I could do that, but I don’t have to. My friends at Vertical Measures, who are world-class content creators, did it for me (and you). In a concise and informative eBook (which I suspect was also a blog post), Vertical Measures displayed this simple "atomized" representation of the concept and some very common repurposing plays.

Image

Source: "Content Repurposing", an eBook from Vertical Measures.

Finding studly content to repurpose. 

Kevan Lee, a fine blogger at Buffer, gave the topic of repurposing an interesting spin. He spoke to how experienced bloggers can use a nifty shortcut by mining repurposing projects in waiting from past posts. Translation: tap into your blog post archives. Kevan suggests you go in search of:

  • “Evergreen” content — posts with quality concepts that remain relevant.
  • Hits — posts that performed well as measured by pageviews.
  • Update worthy — posts you can update with new ideas.

His article then lays out a series of ideas. I’ll share the better ones with you to get the gears turning:

  • Refresh old posts.
  • Rewrite for guest post opportunities.
  • Create a presentation.
  • Build an infographic.
  • Create an instructographic (a clunky name given to the how-to infographic).
  • Craft an email series.
  • Create a video or podcast series.
  • Create a webinar. 

Check out the blog post mentioned above, from Buffer, because it shows many fine examples of all of the above and more.  

And that’s all folks. Big thanks to Ann Handley and C.C. Chapman, Vertical Measures and Buffer for the great ideas I’ve re-used and respun.

Big thanks to you for adding “Content Marketing Minds” to your online marketing advice diet. (Remember we have our own hashtage: #CMMinds.) 

Big thanks to the Big G, whose word is the divine inspiration for the rambling I did above.

FeldmanCreative

Barry Feldman

President, Feldman Creative

Barry Feldman operates Feldman Creative and provides clients content marketing strategies that rock and creative that rolls. Barry authors "Content Marketing Minds" here at Social Media Today and has recently been named a Top 40 Digital Strategist by Online Marketing Institute and one of 25 Social Media Marketing Experts You Need to Know by LinkedIn. 

Barry recently released a comprehensive strategic workbook "The Planner for Growing Your Business with Effective Online Marketing." If you would like a piece of his mind, visit Feldman Creative and his blog, The Point. Find Barry on Google+.

See Full Profile >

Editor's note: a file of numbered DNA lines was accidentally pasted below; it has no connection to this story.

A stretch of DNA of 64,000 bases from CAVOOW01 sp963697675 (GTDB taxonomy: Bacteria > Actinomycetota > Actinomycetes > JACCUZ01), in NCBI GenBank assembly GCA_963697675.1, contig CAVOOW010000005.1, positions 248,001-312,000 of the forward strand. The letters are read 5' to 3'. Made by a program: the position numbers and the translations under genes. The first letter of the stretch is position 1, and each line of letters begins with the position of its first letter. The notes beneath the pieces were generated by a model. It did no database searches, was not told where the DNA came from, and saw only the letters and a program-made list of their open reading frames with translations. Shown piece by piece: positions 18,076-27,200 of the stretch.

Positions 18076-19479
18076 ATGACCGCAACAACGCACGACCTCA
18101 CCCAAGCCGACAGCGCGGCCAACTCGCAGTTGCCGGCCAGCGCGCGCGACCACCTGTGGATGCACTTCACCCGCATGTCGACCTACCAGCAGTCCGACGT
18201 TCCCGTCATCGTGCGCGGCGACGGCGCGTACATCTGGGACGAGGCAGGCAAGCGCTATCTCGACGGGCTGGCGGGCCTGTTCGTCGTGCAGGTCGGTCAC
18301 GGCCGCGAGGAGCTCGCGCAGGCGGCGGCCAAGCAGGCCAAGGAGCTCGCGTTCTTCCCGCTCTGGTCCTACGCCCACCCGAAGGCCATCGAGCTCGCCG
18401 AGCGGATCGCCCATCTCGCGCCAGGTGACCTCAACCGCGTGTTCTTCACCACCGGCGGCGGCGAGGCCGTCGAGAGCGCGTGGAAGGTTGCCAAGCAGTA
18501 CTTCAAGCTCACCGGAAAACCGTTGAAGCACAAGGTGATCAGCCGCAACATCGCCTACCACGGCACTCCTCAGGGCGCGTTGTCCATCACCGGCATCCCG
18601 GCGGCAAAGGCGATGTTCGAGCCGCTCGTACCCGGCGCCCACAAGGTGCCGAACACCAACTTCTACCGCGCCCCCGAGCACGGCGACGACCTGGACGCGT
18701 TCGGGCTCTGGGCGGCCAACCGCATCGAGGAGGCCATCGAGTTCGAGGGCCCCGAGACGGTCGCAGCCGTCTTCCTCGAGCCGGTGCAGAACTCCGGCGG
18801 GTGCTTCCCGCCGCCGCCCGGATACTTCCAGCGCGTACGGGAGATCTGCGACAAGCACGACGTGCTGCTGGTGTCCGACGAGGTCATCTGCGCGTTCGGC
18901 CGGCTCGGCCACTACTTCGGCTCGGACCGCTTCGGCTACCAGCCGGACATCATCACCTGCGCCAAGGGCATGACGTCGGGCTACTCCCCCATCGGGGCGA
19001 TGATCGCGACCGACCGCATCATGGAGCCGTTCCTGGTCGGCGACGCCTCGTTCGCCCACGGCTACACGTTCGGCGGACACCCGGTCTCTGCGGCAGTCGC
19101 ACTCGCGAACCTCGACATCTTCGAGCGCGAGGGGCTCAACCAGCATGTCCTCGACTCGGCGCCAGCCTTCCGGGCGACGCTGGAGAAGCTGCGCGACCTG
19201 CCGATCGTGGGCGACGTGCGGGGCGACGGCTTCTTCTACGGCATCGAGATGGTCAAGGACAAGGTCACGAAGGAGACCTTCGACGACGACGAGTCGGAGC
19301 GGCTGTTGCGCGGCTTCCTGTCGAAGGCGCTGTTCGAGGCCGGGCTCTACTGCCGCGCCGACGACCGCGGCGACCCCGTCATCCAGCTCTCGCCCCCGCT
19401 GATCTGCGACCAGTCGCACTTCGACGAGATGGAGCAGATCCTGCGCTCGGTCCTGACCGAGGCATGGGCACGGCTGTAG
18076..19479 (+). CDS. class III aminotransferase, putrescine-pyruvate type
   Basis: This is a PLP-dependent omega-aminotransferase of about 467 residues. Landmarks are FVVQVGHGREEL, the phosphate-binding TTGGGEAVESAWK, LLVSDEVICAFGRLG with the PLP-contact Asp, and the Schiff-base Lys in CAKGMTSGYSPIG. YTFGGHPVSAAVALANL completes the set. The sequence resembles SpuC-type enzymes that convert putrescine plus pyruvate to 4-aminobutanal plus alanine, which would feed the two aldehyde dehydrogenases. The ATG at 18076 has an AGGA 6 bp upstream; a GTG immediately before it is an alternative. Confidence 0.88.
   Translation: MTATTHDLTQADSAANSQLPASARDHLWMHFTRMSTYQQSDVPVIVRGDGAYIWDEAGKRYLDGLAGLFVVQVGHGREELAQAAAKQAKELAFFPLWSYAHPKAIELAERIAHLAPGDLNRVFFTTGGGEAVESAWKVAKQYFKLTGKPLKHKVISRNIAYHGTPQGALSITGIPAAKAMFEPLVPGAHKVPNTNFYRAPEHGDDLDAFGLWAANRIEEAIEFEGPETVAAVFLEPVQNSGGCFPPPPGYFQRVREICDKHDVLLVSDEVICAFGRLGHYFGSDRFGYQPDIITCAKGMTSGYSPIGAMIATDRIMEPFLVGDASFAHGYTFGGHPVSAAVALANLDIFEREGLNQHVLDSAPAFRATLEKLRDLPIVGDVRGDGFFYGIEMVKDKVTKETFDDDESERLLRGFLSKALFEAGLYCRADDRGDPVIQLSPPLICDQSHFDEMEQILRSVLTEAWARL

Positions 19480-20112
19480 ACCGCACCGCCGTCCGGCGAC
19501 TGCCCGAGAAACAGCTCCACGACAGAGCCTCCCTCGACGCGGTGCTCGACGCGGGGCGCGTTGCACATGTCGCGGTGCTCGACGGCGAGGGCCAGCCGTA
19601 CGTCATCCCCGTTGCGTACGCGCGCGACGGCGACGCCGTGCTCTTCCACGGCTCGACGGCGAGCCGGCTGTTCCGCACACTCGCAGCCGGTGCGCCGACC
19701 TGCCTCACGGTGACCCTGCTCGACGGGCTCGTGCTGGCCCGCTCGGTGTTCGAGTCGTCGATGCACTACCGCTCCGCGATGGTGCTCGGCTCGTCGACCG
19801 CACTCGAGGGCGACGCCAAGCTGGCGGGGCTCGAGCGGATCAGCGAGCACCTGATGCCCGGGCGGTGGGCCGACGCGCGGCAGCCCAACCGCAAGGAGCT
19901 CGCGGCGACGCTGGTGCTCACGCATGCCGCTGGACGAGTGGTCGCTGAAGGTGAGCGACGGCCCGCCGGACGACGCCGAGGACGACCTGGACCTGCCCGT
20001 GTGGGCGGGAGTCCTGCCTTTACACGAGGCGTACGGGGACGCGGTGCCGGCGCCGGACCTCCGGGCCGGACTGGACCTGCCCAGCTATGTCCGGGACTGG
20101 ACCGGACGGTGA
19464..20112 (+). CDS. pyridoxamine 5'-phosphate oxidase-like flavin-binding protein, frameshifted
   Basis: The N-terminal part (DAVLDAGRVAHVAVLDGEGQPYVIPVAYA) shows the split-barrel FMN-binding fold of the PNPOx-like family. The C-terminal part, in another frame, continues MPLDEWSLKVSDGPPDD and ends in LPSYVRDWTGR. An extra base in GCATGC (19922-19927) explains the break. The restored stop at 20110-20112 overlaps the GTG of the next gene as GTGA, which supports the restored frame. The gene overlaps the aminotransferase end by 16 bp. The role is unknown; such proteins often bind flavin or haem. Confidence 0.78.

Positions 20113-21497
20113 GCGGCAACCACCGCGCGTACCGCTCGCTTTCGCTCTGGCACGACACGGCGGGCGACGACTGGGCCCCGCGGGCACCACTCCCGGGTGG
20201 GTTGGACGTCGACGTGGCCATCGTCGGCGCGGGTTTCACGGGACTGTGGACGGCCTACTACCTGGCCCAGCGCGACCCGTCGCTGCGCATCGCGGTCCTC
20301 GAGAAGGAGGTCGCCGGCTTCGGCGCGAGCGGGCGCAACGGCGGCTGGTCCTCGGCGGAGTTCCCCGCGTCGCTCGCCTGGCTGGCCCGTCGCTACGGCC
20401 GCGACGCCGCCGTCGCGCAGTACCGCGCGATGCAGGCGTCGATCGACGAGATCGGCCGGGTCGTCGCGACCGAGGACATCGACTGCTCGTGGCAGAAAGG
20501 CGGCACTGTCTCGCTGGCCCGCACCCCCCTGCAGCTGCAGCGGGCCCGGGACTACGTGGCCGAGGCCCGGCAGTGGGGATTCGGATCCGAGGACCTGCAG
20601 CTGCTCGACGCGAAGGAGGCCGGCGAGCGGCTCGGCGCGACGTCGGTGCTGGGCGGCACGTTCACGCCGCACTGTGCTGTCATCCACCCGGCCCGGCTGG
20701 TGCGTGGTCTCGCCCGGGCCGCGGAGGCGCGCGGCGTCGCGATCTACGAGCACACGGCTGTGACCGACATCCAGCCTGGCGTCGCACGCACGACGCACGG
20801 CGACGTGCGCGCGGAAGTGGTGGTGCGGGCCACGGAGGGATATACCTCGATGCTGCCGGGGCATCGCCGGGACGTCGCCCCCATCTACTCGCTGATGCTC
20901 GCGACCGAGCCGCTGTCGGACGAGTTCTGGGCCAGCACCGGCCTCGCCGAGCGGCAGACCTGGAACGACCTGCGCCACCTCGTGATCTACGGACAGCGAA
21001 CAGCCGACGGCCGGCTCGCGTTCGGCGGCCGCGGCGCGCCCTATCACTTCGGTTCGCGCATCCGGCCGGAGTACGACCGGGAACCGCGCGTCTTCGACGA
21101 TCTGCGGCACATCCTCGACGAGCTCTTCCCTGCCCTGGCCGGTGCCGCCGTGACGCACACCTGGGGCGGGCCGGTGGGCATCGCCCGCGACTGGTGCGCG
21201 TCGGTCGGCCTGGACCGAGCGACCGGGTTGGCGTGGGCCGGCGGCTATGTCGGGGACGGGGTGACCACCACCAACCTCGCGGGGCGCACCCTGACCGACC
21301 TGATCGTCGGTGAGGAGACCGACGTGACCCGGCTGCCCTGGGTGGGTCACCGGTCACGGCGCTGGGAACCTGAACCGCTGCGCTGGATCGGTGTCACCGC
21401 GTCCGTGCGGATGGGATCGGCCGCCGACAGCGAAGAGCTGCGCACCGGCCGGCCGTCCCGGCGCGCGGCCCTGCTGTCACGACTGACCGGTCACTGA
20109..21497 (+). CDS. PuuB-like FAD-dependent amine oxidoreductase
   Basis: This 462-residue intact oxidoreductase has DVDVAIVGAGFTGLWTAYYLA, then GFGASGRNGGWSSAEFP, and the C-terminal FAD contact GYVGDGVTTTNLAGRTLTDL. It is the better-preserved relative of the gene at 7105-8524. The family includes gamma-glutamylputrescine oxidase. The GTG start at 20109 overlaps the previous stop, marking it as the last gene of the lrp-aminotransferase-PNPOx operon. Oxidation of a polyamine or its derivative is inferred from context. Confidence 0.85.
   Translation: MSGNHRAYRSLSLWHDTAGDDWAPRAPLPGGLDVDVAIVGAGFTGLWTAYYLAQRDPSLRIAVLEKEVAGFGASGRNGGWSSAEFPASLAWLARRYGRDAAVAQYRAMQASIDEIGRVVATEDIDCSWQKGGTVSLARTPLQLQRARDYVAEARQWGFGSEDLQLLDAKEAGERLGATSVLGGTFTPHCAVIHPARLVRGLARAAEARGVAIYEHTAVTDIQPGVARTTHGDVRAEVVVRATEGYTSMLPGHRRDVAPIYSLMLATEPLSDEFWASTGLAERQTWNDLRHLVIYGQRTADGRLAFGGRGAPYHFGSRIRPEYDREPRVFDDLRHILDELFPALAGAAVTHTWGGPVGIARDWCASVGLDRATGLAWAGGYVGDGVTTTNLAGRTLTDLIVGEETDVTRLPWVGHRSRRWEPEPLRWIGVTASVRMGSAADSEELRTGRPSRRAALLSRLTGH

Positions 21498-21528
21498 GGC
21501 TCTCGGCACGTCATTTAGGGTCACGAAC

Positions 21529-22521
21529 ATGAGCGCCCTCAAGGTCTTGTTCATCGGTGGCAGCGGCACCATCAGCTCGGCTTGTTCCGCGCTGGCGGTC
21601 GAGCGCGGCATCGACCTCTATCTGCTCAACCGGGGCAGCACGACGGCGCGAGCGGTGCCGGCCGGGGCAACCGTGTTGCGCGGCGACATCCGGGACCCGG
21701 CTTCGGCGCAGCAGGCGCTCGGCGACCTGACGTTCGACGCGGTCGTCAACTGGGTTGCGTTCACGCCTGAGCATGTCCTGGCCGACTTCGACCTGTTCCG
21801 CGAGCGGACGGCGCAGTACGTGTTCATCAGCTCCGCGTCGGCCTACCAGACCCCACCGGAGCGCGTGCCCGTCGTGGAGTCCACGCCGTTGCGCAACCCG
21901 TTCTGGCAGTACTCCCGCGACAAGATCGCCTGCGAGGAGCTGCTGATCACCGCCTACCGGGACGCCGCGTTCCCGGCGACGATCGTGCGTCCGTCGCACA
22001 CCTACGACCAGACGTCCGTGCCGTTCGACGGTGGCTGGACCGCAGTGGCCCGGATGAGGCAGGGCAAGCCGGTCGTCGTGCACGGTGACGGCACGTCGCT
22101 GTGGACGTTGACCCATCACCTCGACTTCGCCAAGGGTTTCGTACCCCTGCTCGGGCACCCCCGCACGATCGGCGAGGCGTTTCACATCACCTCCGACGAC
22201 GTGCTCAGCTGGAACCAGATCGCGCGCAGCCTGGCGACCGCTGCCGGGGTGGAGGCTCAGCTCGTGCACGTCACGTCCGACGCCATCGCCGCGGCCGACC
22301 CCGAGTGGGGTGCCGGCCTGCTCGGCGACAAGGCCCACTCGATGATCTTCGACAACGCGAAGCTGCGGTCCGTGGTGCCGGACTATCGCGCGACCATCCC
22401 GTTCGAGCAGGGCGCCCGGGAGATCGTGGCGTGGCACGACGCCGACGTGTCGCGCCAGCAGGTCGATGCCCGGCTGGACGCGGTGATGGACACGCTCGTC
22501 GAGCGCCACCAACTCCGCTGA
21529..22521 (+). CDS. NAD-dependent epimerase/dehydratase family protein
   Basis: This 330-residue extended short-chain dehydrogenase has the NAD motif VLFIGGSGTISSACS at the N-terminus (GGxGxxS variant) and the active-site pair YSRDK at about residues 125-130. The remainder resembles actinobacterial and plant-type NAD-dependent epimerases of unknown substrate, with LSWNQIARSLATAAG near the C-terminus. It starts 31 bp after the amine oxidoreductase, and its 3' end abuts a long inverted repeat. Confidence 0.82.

Comments

MCCCODE
Posted on April 10th 2014 at 8:37PM

i am not oppose in essence of repurposing content is a good tool to reach other audiences, however there is fine line between a copy/paste repurposed content and a creative one. my suggestion is that you experiment before going this road and this road is good for future scheduled campaign enhancements, not necesaraly for your daily conversation.

i wrote something on the topic Every story has many sides

in essence is how to step out of your own box to reach other types of audiences and even your audience on a different channel or network.

Louis Postel
Posted on April 10th 2014 at 9:22PM

Barry, Thank you for this post.  I noticed that Daniel's was the only comment so far, but that there were many re-postings. Frankly, I feel discouraged when I post something and are few comments. It's like giving a talk for an hour followed by zero hands up in the question and answer period. The conclusion I draw is that whatever I have presented failed to connect.

What's your experience?

 

FeldmanCreative
Posted on April 11th 2014 at 4:40PM

Louis, 

Yeah. I guess I've learned to live with it. Some places I write for consistently get a lot of commentary and some don't. SMT generally does not, though I wish it did. I think there's so much content here, readers are inclined to keep reading. Sometimes, however, the dialogue around a post on SMT kicks in in the LinkedIn Group.

Louis Postel
Posted on April 11th 2014 at 8:36PM

Thanks again Barry. I recall reading a book - I am not sure who wrote it - called The Death of Newspapers. 

The author made an interesting point that the demise of print had less to do with classified ads migrating to Craig's list, than the fact that newspapers had become so neutral and bland in their positions that there was very little energy around them - Certainly not enough to get people excited enough to debate a column. 

Is that a question? I guess not, but I am wondering what the issues are in your social media experience, issues controversial enough to spark a lot of debate, or are thought leaders pretty much in agreement? 

 

FeldmanCreative
Posted on April 13th 2014 at 5:15PM

I'd have to understand your question better to continue the convo. There's plenty of debate.

Louis Postel
Posted on April 14th 2014 at 4:31PM

My question, then, is: What are some of the key debates driving social media marketing today?